All UTD/FKD classes are videotaped for educational and review purposes only as we believe this is invaluable for students to visually focus on their individual in-water skills, situational awareness, communication, and team diving. Learning to self evaluate is an important aspect of the class. You will be evaluated during the class to obtain the UTD "Recreational 1" certification. This certification will allow you to scuba dive unassisted by an instructor or divemaster  within your certification limitations and to continue within the UTD Recreational training curriculum. 

Our focus is the complete dedication to your diving skills, knowledge & in water practice.


Minimum 16 years of age

Overview/Course limits

Maximum depth is 60’

All dives are to maintain a working PO2 of no greater than 1.4

Standard gas is air

Single tank configuration

No stage decompression

No overhead environments

Long hose primary, and necklace style backup regulator hose configuration

Instructor to student ratio maximum 6:1 in open water, adjusting downward for environmental conditions.


Complete the UTD academic materials (online or book)

All UTD classes are non-smoking

The use of prescription drugs must be authorized prior to the onset of diver training by a physician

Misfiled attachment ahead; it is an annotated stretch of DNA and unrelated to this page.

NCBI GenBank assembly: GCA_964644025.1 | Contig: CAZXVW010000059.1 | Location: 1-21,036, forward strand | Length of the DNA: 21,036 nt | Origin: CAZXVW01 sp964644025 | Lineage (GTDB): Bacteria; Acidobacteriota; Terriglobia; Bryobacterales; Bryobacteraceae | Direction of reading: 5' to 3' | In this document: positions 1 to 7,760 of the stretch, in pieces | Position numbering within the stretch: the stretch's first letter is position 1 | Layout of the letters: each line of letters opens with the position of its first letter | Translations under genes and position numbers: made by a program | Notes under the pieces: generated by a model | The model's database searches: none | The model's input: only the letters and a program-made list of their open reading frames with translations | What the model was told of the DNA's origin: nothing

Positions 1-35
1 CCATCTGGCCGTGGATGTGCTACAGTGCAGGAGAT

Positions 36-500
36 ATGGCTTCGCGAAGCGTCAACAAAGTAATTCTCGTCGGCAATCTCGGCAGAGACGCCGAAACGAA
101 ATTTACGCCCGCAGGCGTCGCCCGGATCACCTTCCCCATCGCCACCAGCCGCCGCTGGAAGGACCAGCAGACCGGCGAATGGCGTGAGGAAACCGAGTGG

Must be able to swim a distance of at least 50 feet/15 meters on a breath hold

Must be able to swim at least 300 yards/275 meters in less than 14 minutes without stopping

Required Equipment

See our Equipment Requirements Page for Essentials of Recreational Diving

Rentals are available for most equipment. If you have any questions on equipment requirements or rentals, please contact us prior to registering.

Course requirements include 10 hours of academics and 6 hours of confined water work, 8 dives, 2 of which will be experience dives as defined in the UTD standards and procedures.  

The initial 2 dives will be conducted in water no deeper than 30 feet (9 meters) to evaluate the diver’s ability and to transition from the pool to the open water environment while still maintaining the required skill levels.  

The last two dives are to be at depth for experience, within the certification limits of the class.

Recreational Diver 1 (Rec 1) course is one of two entry level classes we offer (the other being Open Water).  It's designed to teach non-certified divers the wonders of diving. UTD’s Rec 1 class builds a solid diving platform using the law of primacy as the greatest teaching tool. 

This extensive class is designed to prepare divers for recreational diving using proper equipment, diving techniques and safety procedures by introducing basic scuba diving theory, knowledge, equipment configuration, dive skills and emergency procedures, allowing each student to see the big picture while they learn to think in the water.